The artistry of foley comes from an artist’s resourcefulness to create a sound using unlikely objects. As you see in the video above, foley artist Gary Hecker mimics the sound of the unsheathing of a sword by scraping a metal spatula across a prop sword. In the video, he explains that timing is also a pre-requisite for foley artists. In a single scene, you may have to recreate dozens of sounds before the next breather. To make the process smooth and efficient, it is in everyone’s best interest that foley artists record the effects at the right moment (instead of having to rely on a sound editor to synchronize sound bites every time). This is how crazy it gets:

And here’s another video:

Music in Film


The iconic Jaws theme is a classic example of music that unnerves viewers.

Music is one of the elements of a film’s sound design. It is different from dialogue and sound effects in that usually it does not have its source as part of the filmic space. Gunshots and door slamming, for instance, are heard when they happen on the screen (diegetic sound).

But music, on the other hand, is often an “additional” component of sound design, written by a composer during post-production. Like most elements of filmmaking, the goal of music is to augment emotions and manipulate viewers. More often than not, the source of music, or score, is not produces by a source in the filmic space (non-diegetic sound).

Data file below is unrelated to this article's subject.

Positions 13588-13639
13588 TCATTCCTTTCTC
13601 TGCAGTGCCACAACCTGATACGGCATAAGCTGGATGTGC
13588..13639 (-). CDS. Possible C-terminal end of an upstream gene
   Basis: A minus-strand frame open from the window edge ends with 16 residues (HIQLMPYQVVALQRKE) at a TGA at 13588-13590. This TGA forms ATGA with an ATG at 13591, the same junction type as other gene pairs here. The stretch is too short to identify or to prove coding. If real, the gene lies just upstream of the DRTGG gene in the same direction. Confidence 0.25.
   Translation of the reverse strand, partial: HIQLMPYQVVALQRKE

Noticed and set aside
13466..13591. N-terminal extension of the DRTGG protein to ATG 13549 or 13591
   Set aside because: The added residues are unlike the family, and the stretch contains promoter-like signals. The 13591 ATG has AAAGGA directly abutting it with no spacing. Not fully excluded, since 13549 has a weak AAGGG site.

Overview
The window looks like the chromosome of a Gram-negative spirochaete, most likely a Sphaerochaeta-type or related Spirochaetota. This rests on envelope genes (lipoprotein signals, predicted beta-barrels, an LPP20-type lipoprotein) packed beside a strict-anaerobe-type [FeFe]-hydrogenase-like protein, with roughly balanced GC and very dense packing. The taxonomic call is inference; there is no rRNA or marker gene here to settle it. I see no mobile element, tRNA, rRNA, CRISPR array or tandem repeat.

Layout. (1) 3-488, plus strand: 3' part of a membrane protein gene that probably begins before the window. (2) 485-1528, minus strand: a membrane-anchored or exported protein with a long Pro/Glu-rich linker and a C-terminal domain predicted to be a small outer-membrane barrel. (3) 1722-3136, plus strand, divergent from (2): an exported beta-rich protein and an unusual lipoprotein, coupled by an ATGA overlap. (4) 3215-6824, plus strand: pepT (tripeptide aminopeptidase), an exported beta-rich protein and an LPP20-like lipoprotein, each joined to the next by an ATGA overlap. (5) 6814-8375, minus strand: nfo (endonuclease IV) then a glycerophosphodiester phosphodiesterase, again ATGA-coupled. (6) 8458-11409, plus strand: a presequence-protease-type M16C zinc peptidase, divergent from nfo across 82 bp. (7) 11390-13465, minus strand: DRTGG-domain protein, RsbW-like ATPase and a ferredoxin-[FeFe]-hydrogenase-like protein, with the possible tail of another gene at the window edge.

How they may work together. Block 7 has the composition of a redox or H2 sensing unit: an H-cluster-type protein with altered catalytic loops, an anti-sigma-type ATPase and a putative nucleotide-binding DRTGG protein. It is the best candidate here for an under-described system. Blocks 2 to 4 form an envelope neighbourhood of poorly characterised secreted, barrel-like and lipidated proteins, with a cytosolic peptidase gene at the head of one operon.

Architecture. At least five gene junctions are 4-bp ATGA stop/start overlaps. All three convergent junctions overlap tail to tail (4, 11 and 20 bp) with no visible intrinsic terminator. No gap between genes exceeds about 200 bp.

This clip from FilmRiot illustrates how different types of music can invoke different emotions in the audience:

When Should You Not Use Music?

Too much music can be overwhelming. Sometimes it is preferred to let the audience hear the dietetic noises and sounds of the film world. In the documentary The Cutting Edge – The Magic of Movie Editing, it is discussed how music implemented over a specific scene of Dante’s Peak made the scene less effective because the music disguised the eerie sound of settling dirt in a mine shaft about to collapse. In this scene, music was a distraction that minimized the audience’s reaction.

Remember: as a filmmaker, your goal is to immerse the audience in your film. Music usually does just that. But if the sounds of the film world can achieve a similar effect, then you should ask yourself if you need music at all. As a general rule, you should never replace a visceral sound, like a woman screaming or a building exploding, with music. Maybe you can use music to augment the emotional beat, yes, but don’t let it overwhelm your sound.

And then there’s contrapuntal music, which goes to other extreme, countering exciting, sometimes even explosive scenes with mellow music.